Doctor concerned with health care law

Breaking news and expert analysis on legal and compliance issues

[Back To Home][Back To Archives]

From Health Law Daily, March 24, 2014

Drug rep’s claims of illegal marketing by employer lack critical components

By Harold M. Bishop, JD

The Second Amended Complaint of a qui tam relator was dismissed without prejudice for failure to plead his allegations with sufficient particularity. The relator alleged that his employer illegally marketed a prescription drug product and that, as a consequence, illegal prescriptions were billed to the Medicare and Medicaid programs. The court found that the relator failed to identify the actual recipients of the allegedly illegal prescriptions, the actual amount of any claim for reimbursement, the identity of any individual who submitted a claim, the date on which any request for reimbursement was made, and most importantly, that corresponding claims for reimbursement were submitted to the government (U.S. ex rel. Palmieri v Alpharma, Inc., March 21, 2014, Hollander, E).

Background. The qui tam relator, Jerome Palmieri (Palmieri), filed an action against his employers, Alpharma, Inc. and Alpharma Pharmaceuticals, LLC (collectively, “Alpharma”); King Pharmaceuticals, Inc.; and Pfizer, Inc. (collectively “Defendants”), pursuant to the False Claims Act, 31 U.S.C. secs. 3729 et seq. and analogous state qui tam statutes. The suit concerns Defendants’ marketing of Flector Patch (diclofenac epolamine), a topical pain medication delivered by a transdermal patch, approved by the FDA for treatment of acute pain due to minor strains, sprains, and contusions. Diclofenac epolamine is a non-steroidal anti-inflammatory drug (NSAID) in the same family as ibuprofen and naproxen. The U.S. and state governments chose not to intervene.

Palmieri has been employed as a sales representative by Alpharma since 2001, and later by King and Pfizer. Palmieri alleged that Defendants engaged in a program of aggressive and illegal marketing of the Flector Patch to physicians and encouraged these physicians, sometimes by way of unlawful kickbacks, to prescribe Flector Patch to their patients, including prescriptions for off-label use and at excessive dosage. Palmieri alleged that some of these off-label, excessive, or unlawfully-induced prescriptions were submitted to federal and state health care reimbursement programs, such as Medicare and Medicaid.

The court previously dismissed Palmieri’s First Amended Complaint for failure to plead with sufficient particularity. Palmieri’s Second Amended Complaint contained new allegations regarding prescriptions written for nine patients by two Pennsylvania physicians. The Defendants again moved for dismissal.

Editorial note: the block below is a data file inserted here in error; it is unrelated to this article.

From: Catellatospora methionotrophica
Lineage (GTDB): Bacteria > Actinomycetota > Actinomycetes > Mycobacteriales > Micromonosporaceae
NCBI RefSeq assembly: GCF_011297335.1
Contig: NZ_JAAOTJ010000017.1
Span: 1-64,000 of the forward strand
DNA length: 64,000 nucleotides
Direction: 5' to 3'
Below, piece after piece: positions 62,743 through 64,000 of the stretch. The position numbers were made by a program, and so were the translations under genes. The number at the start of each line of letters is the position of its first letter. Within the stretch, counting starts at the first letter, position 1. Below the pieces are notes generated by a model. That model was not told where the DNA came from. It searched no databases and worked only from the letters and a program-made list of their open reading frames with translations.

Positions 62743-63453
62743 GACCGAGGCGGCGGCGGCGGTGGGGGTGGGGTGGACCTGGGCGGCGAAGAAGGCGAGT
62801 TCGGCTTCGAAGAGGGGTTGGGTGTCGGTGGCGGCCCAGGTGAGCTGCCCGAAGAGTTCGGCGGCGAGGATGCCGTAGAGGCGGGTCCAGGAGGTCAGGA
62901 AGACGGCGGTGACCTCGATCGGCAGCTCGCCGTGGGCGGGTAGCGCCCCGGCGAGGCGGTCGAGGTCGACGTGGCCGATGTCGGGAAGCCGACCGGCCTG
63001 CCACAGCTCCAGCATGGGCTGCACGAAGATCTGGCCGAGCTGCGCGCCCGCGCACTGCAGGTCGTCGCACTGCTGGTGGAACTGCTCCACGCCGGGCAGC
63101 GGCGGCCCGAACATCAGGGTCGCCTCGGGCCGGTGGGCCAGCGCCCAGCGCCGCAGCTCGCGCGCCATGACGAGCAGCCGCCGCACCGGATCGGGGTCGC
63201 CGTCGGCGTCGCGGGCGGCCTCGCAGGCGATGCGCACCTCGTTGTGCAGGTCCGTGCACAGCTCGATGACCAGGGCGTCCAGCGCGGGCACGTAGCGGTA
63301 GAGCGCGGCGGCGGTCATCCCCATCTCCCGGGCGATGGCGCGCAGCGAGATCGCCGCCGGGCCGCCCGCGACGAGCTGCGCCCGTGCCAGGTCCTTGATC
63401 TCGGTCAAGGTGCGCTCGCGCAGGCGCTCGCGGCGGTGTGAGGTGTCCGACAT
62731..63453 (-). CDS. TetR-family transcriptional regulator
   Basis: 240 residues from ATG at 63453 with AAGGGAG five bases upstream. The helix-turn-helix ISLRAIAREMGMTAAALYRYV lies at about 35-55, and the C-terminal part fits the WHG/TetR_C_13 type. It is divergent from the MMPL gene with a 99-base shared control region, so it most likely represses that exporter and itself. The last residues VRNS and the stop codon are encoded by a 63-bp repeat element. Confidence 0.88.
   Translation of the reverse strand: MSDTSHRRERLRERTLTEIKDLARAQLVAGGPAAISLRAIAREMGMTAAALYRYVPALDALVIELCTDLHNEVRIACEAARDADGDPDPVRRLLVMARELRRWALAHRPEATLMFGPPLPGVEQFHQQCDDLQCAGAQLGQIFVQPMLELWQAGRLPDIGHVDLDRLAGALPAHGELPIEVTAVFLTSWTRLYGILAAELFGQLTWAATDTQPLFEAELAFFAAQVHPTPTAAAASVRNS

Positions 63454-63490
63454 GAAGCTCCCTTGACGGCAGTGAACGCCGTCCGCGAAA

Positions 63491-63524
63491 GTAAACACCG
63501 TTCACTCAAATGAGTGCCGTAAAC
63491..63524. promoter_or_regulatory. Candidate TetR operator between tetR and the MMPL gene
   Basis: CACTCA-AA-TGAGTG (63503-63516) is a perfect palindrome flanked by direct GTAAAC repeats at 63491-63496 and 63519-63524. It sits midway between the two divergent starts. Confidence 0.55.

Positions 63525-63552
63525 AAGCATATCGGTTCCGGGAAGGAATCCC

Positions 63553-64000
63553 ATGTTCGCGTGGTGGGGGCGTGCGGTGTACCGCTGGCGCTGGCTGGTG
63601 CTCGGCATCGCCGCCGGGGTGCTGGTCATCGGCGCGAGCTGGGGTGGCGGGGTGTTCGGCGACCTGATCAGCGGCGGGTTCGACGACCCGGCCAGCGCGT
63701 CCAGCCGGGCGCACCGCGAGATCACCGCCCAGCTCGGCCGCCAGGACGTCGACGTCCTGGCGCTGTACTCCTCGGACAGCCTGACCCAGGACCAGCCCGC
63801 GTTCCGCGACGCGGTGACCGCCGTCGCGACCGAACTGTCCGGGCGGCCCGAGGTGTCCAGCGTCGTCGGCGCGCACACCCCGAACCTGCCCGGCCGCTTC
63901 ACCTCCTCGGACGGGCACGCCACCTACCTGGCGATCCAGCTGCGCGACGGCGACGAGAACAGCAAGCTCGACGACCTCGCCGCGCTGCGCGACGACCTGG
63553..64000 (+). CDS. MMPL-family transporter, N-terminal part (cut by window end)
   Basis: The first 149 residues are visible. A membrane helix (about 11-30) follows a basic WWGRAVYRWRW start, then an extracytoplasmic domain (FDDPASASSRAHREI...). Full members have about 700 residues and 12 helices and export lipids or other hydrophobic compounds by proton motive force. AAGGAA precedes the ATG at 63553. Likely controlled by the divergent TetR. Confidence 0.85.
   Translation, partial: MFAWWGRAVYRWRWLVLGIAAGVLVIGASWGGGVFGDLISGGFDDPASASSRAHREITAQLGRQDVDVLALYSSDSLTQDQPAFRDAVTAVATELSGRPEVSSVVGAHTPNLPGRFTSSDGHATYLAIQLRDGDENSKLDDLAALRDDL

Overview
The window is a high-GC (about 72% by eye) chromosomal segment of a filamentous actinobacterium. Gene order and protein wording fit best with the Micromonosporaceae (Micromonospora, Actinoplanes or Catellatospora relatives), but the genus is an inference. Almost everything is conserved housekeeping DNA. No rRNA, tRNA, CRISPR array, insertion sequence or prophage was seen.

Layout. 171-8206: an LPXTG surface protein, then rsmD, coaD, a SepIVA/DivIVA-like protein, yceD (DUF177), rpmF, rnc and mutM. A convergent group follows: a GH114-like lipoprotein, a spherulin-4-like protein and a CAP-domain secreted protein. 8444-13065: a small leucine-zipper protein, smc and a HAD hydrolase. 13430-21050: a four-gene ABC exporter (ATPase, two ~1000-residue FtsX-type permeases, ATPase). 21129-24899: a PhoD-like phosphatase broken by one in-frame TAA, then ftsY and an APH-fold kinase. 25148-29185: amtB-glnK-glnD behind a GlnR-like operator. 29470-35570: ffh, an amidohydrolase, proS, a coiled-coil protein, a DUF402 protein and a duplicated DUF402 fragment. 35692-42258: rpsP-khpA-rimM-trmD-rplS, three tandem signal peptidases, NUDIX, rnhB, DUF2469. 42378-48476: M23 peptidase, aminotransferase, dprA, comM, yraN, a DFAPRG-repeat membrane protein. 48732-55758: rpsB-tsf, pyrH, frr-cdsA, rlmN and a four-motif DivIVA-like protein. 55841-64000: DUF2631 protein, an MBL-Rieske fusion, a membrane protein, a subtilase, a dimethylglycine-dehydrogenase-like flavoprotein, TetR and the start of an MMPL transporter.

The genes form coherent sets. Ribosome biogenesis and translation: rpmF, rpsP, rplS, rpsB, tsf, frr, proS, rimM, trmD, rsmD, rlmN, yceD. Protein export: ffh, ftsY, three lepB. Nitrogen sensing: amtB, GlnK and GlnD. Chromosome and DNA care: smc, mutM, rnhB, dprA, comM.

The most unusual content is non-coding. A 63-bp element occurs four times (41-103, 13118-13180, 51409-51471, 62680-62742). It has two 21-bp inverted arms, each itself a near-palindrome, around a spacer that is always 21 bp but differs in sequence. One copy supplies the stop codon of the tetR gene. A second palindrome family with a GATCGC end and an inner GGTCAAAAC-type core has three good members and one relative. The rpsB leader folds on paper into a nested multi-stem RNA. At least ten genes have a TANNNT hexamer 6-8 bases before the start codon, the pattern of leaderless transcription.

Pleading false claims with particularity. Defendants maintain that the Second Amended Complaint fails to meet the Rule 9(b) standard of pleading with particularity because Palmieri still does not adequately allege details of any false claims allegedly submitted to the government. (Fed. R. Civ. P. 9(b). While they acknowledge that Palmieri has added allegations that nine patients of two Pennsylvania doctors received off-label prescriptions, they contend that he failed to adequately to allege that claims for reimbursement for those prescriptions were submitted to federally-funded health care programs.

The court agreed that Palmieri’s new allegations still fell short of alleging that false claims were actually presented to the government for reimbursement. According to the court, by citing four patients’ requests for refills, Palmieri plausibly alleged that those patients did fill prior prescriptions. However, the court found that Palmieri does not know the actual identity of those individuals, and his allegations are plainly lacking in details such as the actual amount of any claim for reimbursement, the identity of any individual who submitted a claim, or the date on which any request for reimbursement was made. Moreover, the court found that his allegations were still devoid of the most critical component, which cannot be inferred: that corresponding claims for reimbursement were submitted to the government. The claims were dismissed without prejudice.

The case number is ELH-10-1601.

Attorneys: Anna C. Dover (Milberg LLP) for Jerome Palmieri. Jamie M. Bennett, Office of the US Attorney, for the USA. Brigham Cannon (Kirkland and Ellis) for Alpharma, Inc., Alpharma Pharmaceuticals, LLC, King Pharmaceuticals, Inc. and Pfizer, Inc.

Companies: USA; Alpharma, Inc.; Alpharma Pharmaceuticals, LLC; King Pharmaceuticals, Inc.; Pfizer, Inc.

MainStory: TopStory CaseDecisions QuiTamNews CMSNews AdvertisingNews DrugBiologicalNews FCANews FraudNews MedicaidNews MedicaidPaymentNews PaymentNews PartDNews PrescriptionDrugNews MarylandNews

Health Law Daily

Introducing Wolters Kluwer Health Law Daily — a daily reporting service created by attorneys, for attorneys — providing same-day coverage of breaking news, court decisions, legislation, and regulatory activity.

A complete daily report of the news that affects your world

  • View full summaries of federal and state court decisions.
  • Access full text of legislative and regulatory developments.
  • Customize your daily email by topic and/or jurisdiction.
  • Search archives for stories of interest.

Not just news — the right news

  • Get expert analysis written by subject matter specialists—created by attorneys for attorneys.
  • Track law firms and organizations in the headlines with our new “Who’s in the News” feature.
  • Promote your firm with our new reprint policy.

24/7 access for a 24/7 world

  • Forward information with special copyright permissions, encouraging collaboration between counsel and colleagues.
  • Save time with mobile apps for your BlackBerry, iPhone, iPad, Android, or Kindle.
  • Access all links from any mobile device without being prompted for user name and password.